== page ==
Swedish clubs accuse government of stopping them from playing football

Swedish clubs accuse government of stopping them from playing football

Sweden’s elite football clubs have accused the country’s health authorities of banning them from carrying out their profession as frustration over the COVID-19 pandemic grows.

The top-flight Allsvenskan has been aiming to get under way on June 14, but the league has yet to get the green light from the nation’s Public Health Authority, which is worried about fans gathering outside stadiums and in sports bars to watch games.


“We believe that we have taken a large responsibility to be able to carry out our business without spreading the infection and we cannot see that this affects sports bars, for example, as they have their own responsibilities and follow their own guidelines,” Swedish Elite Football said in a statement on Friday.


The Scandinavian country has opted against imposing the kind of strict lockdowns that has brought most of Europe to a standstill, keeping many schools and businesses open.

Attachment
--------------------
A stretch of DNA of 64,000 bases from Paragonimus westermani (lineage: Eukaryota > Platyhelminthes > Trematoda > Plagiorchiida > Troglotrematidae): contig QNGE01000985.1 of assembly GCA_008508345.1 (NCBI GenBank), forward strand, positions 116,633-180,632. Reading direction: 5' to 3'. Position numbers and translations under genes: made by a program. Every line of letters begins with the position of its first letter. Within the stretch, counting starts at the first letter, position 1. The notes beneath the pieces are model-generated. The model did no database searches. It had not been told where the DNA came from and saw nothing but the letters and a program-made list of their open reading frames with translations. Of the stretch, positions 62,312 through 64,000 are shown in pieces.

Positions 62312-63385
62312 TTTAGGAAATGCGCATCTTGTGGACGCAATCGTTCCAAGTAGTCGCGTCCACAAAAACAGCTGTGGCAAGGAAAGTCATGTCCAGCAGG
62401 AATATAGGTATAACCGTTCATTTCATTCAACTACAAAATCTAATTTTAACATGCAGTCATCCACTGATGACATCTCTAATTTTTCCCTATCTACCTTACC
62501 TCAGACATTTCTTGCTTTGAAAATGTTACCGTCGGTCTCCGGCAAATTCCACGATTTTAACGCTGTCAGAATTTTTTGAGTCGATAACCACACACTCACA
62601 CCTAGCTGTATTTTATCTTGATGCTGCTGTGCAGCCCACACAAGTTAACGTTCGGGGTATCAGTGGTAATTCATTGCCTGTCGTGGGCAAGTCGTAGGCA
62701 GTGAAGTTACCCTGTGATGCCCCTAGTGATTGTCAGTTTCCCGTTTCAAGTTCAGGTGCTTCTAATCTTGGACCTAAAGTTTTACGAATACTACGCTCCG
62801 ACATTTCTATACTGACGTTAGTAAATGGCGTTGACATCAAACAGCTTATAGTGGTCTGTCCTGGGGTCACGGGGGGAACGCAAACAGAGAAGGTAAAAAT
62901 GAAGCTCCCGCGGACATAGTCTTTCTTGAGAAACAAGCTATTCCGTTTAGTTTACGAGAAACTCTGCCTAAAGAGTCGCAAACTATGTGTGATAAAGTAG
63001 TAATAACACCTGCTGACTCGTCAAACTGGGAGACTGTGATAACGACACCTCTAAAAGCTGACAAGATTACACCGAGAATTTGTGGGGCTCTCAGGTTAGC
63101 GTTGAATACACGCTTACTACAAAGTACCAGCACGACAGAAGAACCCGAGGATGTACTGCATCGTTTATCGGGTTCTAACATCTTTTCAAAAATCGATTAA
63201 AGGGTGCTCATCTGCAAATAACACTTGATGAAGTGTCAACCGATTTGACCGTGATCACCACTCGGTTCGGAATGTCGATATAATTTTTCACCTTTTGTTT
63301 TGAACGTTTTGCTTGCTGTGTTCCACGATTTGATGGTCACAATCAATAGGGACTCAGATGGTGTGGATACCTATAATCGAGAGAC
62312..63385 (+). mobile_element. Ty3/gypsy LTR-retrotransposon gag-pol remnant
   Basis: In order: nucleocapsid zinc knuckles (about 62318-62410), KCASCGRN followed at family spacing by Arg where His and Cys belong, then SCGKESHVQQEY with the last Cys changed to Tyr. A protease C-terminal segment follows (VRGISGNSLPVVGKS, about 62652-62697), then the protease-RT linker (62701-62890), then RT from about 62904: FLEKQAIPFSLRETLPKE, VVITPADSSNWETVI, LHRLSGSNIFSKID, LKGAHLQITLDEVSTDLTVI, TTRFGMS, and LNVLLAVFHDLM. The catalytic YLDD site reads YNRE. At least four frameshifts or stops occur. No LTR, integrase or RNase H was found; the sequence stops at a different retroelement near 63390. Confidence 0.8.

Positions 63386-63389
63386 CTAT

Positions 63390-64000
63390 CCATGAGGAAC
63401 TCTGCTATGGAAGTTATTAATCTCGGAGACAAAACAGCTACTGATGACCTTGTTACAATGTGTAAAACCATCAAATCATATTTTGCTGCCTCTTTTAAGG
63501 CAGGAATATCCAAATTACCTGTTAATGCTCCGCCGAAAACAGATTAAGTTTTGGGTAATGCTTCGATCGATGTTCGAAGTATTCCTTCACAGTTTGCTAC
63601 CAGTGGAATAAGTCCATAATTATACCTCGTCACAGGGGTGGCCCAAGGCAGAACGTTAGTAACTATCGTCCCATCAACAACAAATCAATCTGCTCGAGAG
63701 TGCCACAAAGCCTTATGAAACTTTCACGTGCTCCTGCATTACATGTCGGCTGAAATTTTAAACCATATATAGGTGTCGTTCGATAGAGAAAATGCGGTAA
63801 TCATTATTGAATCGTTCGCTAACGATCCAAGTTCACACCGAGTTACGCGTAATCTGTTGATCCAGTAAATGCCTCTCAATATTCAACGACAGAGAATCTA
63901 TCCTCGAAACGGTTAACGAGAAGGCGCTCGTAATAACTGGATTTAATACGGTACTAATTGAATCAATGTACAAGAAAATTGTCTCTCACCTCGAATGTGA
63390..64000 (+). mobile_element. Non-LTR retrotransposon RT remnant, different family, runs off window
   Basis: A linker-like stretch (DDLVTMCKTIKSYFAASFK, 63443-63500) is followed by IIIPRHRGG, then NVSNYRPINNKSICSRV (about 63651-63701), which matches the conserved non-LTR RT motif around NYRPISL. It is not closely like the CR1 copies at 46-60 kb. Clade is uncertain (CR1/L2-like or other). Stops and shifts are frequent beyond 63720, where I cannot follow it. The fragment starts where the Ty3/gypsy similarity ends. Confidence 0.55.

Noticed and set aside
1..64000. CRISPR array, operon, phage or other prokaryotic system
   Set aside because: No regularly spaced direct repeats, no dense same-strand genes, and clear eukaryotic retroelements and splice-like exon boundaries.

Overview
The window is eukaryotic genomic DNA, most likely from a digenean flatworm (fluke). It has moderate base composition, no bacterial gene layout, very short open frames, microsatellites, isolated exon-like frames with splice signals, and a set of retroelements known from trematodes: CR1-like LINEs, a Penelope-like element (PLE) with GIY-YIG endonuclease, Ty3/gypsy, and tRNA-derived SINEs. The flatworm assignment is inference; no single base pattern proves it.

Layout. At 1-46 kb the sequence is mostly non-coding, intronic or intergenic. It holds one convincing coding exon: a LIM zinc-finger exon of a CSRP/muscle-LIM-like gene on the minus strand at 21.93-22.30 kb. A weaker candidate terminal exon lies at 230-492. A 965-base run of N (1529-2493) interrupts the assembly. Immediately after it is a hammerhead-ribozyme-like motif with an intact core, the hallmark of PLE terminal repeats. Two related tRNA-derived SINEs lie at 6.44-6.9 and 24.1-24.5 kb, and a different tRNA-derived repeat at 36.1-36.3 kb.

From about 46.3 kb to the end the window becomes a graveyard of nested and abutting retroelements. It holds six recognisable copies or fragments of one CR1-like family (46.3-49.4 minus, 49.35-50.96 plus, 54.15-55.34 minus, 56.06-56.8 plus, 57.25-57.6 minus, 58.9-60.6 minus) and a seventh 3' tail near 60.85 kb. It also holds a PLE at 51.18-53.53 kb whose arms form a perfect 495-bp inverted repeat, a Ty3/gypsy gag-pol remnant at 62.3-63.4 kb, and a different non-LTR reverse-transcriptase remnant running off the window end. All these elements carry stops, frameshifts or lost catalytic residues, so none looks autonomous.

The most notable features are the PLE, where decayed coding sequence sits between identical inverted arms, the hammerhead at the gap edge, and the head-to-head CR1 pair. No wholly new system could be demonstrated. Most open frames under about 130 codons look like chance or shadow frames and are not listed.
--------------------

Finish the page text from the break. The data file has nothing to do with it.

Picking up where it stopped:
The top division in the Faroe Islands got under way last week and Norway, Finland and Denmark have all agreed dates to either start or resume their soccer seasons, but Swedish clubs are still unsure of when they will be able to compete.


They have submitted two separate protocols (one for training and one for games with no fans in attendance) outlining the measures they would take to ensure a safe return for the sport. They have also highlighted that in other parts of Swedish society, life is continuing as normal.


“Shopping centres and restaurants are allowed to stay open as long as they follow the demands of the authorities. But right now, elite football cannot play 11 v 11 matches in an empty arena. Where is the logic in that?” the clubs asked in their statement.


Sweden’s chief epidemiologist Anders Tegnell, who has become a household name in the country for his considered approach to the pandemic, remains unconvinced that top-level games can resume without the risk of spreading the disease.


“It’s not a question of risks for those performing their work, rather the consequences that that work will have in terms of the public and sports bars,” he said at the Public Health Authority’s daily press conference on Friday.


“Certain businesses must be limited in their operations as they carry large risks for the spread of infection.”


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